“When you lift up the Son of Man…” – Cf. Jn 3:14.  ‘The apparent implication that the Jewish authorities themselves crucified Jesus is surprising in light of Jn 18:31 (which seems to focus on crucifixion as a Roman method of execution), but the present passage anticipates, instead, Jn 19:16: “Finally Pilate handed him over to them [the Jewish priests] to be crucified.” The assumption is that in some sense the Jewish authorities (though not the Jewish people) did crucify Jesus.’ (Michaels)

‘Given the conventional wisdom that crucifixion was a Roman, not a Jewish, method of execution, and given the fact that when Jesus’ life is threatened by Jews it is always by stoning, not crucifixion (see v. 59; also Jn 10:31), it is all the more startling that those who will “lift him up” in this way are those specifically identified as “the Jews” (see v. 22).’ (Michaels, NICNT)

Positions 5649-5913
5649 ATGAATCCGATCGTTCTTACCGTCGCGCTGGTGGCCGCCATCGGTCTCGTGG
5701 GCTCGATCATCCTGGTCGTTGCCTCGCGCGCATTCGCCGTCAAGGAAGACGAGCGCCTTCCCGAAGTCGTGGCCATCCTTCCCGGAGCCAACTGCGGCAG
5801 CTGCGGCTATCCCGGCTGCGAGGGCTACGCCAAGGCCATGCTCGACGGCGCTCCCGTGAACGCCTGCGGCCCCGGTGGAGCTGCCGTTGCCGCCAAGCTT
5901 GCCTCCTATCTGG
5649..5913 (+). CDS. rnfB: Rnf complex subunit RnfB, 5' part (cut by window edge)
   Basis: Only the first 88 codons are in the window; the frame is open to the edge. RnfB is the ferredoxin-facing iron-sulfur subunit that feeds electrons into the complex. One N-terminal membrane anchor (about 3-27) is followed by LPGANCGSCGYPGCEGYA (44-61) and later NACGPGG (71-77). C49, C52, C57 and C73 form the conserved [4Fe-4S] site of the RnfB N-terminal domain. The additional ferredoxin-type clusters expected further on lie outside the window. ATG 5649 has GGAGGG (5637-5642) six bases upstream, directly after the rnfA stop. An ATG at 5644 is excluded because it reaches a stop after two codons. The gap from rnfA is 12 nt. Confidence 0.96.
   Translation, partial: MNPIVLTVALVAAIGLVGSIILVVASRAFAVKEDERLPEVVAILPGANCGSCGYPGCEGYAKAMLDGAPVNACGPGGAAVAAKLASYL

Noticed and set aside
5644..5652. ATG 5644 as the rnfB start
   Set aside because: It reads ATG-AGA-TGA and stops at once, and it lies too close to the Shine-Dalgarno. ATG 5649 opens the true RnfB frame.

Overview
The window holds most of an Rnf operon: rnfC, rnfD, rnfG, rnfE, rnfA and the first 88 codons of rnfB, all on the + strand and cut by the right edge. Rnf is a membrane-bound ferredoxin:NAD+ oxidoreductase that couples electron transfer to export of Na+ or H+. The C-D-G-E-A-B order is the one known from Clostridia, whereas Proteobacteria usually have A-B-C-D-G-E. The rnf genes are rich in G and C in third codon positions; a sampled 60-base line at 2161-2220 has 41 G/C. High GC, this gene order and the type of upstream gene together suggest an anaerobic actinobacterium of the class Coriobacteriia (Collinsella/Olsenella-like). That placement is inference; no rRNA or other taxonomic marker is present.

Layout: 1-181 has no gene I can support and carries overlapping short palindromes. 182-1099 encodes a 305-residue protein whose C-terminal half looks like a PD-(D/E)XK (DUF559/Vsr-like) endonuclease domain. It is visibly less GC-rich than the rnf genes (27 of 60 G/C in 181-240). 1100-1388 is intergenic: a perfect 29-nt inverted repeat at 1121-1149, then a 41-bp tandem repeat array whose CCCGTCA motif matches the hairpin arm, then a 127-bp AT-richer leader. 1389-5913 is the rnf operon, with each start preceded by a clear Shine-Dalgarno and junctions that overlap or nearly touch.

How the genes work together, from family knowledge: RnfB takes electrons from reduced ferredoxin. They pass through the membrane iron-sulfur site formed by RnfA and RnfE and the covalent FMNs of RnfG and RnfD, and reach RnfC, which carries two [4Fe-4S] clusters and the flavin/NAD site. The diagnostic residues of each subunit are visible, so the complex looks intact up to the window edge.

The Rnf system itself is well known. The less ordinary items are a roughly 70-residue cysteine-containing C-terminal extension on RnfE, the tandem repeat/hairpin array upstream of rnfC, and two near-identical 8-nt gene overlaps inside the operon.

Michaels (NICNT) observes: ‘Each time the “lifting up” of Jesus on the cross is mentioned in this Gospel, something good comes of it, whether the prospect “that everyone who believes might have eternal life in him” (see 3:14–15) or that, as Jesus says, “I will draw them all to myself” (12:32). Here it is the knowledge of who Jesus is, and what his relationship is to the Father.’

‘He speaks of those he is now talking with as the instruments of his death: when you have lifted up the Son of man; not that they were to be the priests to offer him up (no, that was his own act, he offered up himself), but they would be his betrayers and murderers; see Acts 2:23.’ (MHC)

‘Lifted up’